Daily Archives: March 7, 2019

Deriving value from the MITRE ATT&CK Threat Model

The MITRE ATT&CK knowledge base continues to gain traction as the defacto source for supporting business threat assessing, developing proactive cybersecurity and cyber resilience strategies. ATT&CK provides a defined understanding of the adversaries, their associated tactics, their techniques and procedures (TTPs). The ATT&CK comprehensive knowledge base of adversary tactics and techniques has been built up using real-world observations and is freely available to use. 
There are many ways in which organisations can benefit from ATT&CK, often dependant on an organisation's security capabilities and the general security maturity. Steve Rivers, Technical Director International at ThreatQuotient has written guidance on the MITRE ATT&CK stages of maturity, so that any organisation can derive value from it.

MITRE ATT&CK Framework: Keep your friends close, but your enemies even closer

Steve Rivers, Technical Director International at ThreatQuotient

So, how can you get started and use the framework? Nearly every organisation is interested in using MITRE ATT&CK, but they have different views on how it should be adopted based the capabilities of their security operations. We need to make sure that the MITRE ATT&CK framework doesn’t become another source of threat data that is not fully utilised, or a passing fad, or a tool that only the most sophisticated security operations teams can apply effectively. To avoid this fate, we must look at ways to map the framework to stages of maturity so that every organisation can derive value. Here are a few examples of how to use the framework with appropriate use cases as maturity levels evolve.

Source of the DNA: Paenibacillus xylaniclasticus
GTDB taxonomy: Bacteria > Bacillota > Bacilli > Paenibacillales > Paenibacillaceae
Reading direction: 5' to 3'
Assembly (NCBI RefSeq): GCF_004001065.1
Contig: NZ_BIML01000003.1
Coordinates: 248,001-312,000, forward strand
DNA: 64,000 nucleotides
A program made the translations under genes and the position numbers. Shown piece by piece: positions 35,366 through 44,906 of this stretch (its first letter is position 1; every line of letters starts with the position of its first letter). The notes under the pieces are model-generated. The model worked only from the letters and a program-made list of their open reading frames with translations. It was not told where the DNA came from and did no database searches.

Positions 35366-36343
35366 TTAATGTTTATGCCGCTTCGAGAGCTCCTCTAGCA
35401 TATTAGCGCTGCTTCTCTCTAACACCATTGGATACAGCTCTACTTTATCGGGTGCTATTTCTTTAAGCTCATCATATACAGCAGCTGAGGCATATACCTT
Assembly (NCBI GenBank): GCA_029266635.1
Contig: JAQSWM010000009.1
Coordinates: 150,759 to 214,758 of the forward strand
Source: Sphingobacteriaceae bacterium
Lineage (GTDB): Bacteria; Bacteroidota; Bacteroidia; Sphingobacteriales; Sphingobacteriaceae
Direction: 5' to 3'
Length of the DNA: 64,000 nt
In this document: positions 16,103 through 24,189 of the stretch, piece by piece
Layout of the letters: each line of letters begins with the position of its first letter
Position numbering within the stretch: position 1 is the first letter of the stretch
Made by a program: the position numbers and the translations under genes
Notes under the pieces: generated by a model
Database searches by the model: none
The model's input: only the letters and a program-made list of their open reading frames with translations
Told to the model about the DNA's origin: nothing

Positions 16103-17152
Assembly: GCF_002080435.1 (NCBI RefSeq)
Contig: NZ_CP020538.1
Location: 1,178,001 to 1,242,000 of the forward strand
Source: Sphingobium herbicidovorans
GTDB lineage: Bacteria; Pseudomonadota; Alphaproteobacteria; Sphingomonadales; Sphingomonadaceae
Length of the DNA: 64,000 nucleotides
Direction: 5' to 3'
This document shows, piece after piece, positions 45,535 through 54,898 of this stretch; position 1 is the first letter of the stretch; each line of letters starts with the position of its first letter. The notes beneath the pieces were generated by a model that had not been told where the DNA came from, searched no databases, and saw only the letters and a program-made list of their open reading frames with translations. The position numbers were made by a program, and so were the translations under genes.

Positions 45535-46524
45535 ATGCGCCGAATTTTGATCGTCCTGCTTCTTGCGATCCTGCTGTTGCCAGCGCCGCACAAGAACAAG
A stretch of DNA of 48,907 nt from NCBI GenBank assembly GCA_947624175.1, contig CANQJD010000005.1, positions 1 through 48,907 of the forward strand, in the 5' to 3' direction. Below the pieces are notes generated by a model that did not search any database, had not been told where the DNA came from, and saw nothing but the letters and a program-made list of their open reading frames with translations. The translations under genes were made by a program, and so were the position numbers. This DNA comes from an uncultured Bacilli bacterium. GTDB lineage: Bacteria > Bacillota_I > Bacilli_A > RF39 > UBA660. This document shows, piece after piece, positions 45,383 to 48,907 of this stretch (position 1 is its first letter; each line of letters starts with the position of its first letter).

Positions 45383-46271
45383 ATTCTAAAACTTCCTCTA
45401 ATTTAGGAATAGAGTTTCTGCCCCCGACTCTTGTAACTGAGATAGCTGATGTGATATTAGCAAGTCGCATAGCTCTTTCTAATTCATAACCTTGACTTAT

Stage 1: Reference and Data Enrichment

The MITRE ATT&CK framework contains a tremendous amount of data that could potentially be valuable to any organisation. The MITRE ATT&CK Navigator provides a matrix view of all the techniques so that security analysts can see what techniques an adversary might apply to infiltrate their organisation. To more easily consume this data, a good place to start is with tools that make that data easy to access and share across teams. This may be through an enrichment tool or a platform with a centralised threat library that allows a user to aggregate the data and easily search for adversary profiles to get answers to questions like: Who is this adversary? What techniques and tactics are they using? What mitigations can I apply? Security analysts can use the data from the framework as a detailed source of reference to manually enrich their analysis of events and alerts, inform their investigations and determine the best actions to take depending on relevance and sightings within their environment.

Stage 2: Indicator or Event-driven Response

Building on the ability to reference and understand MITRE ATT&CK data, in Stage 2 security teams incorporate capabilities in the platform within their operational workflows that allow them to apply a degree of action to the data more effectively. For example, with the data ingested in a centralised threat library, they can build relationships between that data automatically without having to form those relationships manually. By automatically correlating events and associated indicators from inside the environment (from sources including the security information and event management (SIEM) system, log management repository, case management systems and security infrastructure) with indicators from the MITRE ATT&CK framework, they gain the context to immediately understand the who, what, where, when, why and how of an attack. They can then automatically prioritise based on relevance to their organisation and determine high-risk indicators of compromise (IOCs) to investigate within their environment. With the ability to use ATT&CK data in a more simple and automated manner, security teams can investigate and respond to incidents and push threat intelligence to sensors for detection and hunt for threats more effectively.

Stage 3: Proactive Tactic or Technique-driven Threat Hunting